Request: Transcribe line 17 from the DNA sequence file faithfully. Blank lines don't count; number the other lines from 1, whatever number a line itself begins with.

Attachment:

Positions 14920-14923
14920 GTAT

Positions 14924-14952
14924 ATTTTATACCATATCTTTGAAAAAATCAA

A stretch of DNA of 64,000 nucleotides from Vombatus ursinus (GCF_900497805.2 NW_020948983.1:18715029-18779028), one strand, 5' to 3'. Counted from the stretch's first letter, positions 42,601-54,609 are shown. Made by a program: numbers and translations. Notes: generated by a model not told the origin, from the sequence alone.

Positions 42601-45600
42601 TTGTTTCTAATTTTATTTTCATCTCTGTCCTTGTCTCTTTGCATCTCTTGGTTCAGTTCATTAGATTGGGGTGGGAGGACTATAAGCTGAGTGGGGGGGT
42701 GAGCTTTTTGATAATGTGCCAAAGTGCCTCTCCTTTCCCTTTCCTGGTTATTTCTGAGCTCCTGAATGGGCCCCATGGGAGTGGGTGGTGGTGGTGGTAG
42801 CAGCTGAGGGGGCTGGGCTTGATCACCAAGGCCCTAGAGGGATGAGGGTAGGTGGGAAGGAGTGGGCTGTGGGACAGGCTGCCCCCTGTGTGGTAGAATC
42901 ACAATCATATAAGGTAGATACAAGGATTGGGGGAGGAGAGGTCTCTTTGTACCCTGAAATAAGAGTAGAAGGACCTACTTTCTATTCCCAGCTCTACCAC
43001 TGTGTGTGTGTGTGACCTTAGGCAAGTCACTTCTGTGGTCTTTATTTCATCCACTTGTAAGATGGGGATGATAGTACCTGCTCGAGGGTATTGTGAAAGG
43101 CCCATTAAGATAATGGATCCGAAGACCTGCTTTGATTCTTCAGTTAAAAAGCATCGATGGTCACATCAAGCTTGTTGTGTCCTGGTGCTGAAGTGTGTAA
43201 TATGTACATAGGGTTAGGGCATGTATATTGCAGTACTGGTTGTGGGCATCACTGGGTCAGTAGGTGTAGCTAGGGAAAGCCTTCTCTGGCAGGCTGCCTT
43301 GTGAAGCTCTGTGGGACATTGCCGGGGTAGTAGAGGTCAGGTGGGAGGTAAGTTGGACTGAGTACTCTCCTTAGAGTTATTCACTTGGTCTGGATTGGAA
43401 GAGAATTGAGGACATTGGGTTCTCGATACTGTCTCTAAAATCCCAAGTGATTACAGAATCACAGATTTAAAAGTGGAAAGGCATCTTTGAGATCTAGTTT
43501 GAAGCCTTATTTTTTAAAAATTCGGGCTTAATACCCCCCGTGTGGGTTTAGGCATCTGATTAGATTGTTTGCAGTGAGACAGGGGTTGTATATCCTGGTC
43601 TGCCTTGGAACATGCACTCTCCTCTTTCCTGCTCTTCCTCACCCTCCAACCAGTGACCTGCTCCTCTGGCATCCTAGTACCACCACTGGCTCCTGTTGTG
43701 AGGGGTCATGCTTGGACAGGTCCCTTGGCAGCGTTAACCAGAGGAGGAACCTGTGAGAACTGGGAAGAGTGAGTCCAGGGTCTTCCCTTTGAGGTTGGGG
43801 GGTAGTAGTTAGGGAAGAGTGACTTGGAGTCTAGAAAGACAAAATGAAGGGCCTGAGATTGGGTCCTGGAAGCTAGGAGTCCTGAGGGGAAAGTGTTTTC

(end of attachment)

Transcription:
43601 TGCCTTGGAACATGCACTCTCCTCTTTCCTGCTCTTCCTCACCCTCCAACCAGTGACCTGCTCCTCTGGCATCCTAGTACCACCACTGGCTCCTGTTGTG